In this case, I think I tried to overestimate the amount of electricity used based on previous reports by the Department of Energy. At the same time I underestimated the amount of sun on the panels and their efficiency. Even with this, I found that a 100 miles by 100 mile grid of panels in the southwest region, like Arizona, was sufficient to meet the US's energy needs. This did not include vehicle energy use.
"Have you heard about my bank account, the Big M T?"
I was pretty sure. The centralized idea has some really serious problems that distributed solutions don't, and Musk isn't a complete idiot. Therefore he had to be advocating a distributed solution. But the question seemed to be about the centralized option, so that's what got addressed.
Amusingly enough, I've previously done a very napkin math version of an adjacent question for nuclear power shortly after Fukishima. The math works out in a similar fashion. It's really easy to power the US off of just about everything but hydro - at least in terms of space required. It might be the case for hydro as well, but it's not napkin math levels of easy to show it.
Walmarts all have skylights in them already to save money. When it actually saves them enough to recoup their investment relatively quickly I'm sure they will
Hate to be that guy, but 10,000 is 5% of 200,000.
Trump literally said this too. https://www.axios.com/trump-pitched-republican-leaders-on-a-solar-paneled-border-wall-2435037888....
We could build great big steam engines, burning plutonium to heat some glacier ice into steam to turn some turbines.
Half the cost and none of the death!
yea good luck getting the citizens of any state to gove up land for that... maybe if it was built in the middle of a desert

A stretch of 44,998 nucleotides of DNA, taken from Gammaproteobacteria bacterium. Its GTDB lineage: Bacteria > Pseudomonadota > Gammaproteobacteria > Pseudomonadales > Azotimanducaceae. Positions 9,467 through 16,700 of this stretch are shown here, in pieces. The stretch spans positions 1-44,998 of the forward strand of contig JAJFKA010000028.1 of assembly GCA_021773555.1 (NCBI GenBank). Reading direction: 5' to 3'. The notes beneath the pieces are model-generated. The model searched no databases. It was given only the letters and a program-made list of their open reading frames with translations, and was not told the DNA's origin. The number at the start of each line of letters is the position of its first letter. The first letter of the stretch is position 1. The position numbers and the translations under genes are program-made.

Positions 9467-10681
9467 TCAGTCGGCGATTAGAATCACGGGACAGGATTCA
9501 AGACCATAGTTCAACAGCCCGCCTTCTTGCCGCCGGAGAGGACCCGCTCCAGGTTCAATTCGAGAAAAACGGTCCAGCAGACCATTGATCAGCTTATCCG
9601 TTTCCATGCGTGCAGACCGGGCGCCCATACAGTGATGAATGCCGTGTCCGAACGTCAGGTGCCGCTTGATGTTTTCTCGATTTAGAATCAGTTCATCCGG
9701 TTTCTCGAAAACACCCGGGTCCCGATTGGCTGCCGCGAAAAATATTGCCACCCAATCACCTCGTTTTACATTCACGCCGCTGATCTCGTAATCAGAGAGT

According to google (best source, I know) the length of the border with mexico is about 3,201 miles, meaning we'd need just over 3 miles thickness of wall for the same effect (3.124 to be almost exact). Not to detract from your point, because it's still infeasible, but it isn't 5 miles :)
*edit wording because ambiguity
*edit2: I'm a bad old bear, that's km in this post. in miles it really is just over 5 miles thick. hot diggity daffodil
you'd lose a whole bunch in transmission losses.
Not as much as you might think. 800kV HVDC over 800km gives 2.6% transmission losses, i.e. 10% loss over 2,000 miles. Which is the Boston - Arizona distance so mean losses would be rather less.
It'd be one hell of a lot in absolute terms, but we're certainly not talking orders of magnitude.
Did you just figure out how to make both the left and right happy at the same time
Those don't take up as much space as the people sending them assume they do.
It would be more economical to build the solar installation on the ground. If they're on the wall, it's to be a talking point.
It's funny how a spot already designated to be 100 miles away from its farthest city, the yucca mountain repository to Las Vegas, allows for nuclear reactors to run and have a place for permanent water disposal of spent nuclear fuel and it doesn't get support but ideas that provide more expensive energy are considered superior.
It needs to be known that nuclear energy is safe, clean, cheap, and efficient. There are 7700 power plants in the US, and 99 are nuclear, but nuclear produced 20% of the US energy for the year; all emission free.
It would cover all the Bay Area in central west California...including the water.
edit] interestingly, we did have a candidate for some office way back when (the '80s) who wanted to bulldoze all the hills and fill in the bays.
not sure if this is it...
It's too expensive because Greenies and NIMBYs fight it legally tooth and nail holding up the process for decades.
200 years into the future? I thought that if we don't start using nuclear instead of fossil fuels we're supposed to be dead and drowned by then.
You joke, but that's basically the idea behind putting giant solar reflectors in orbit.
Huh. That actually sounds really doable, then.
"Have you heard about our new electric car, the Model 3?"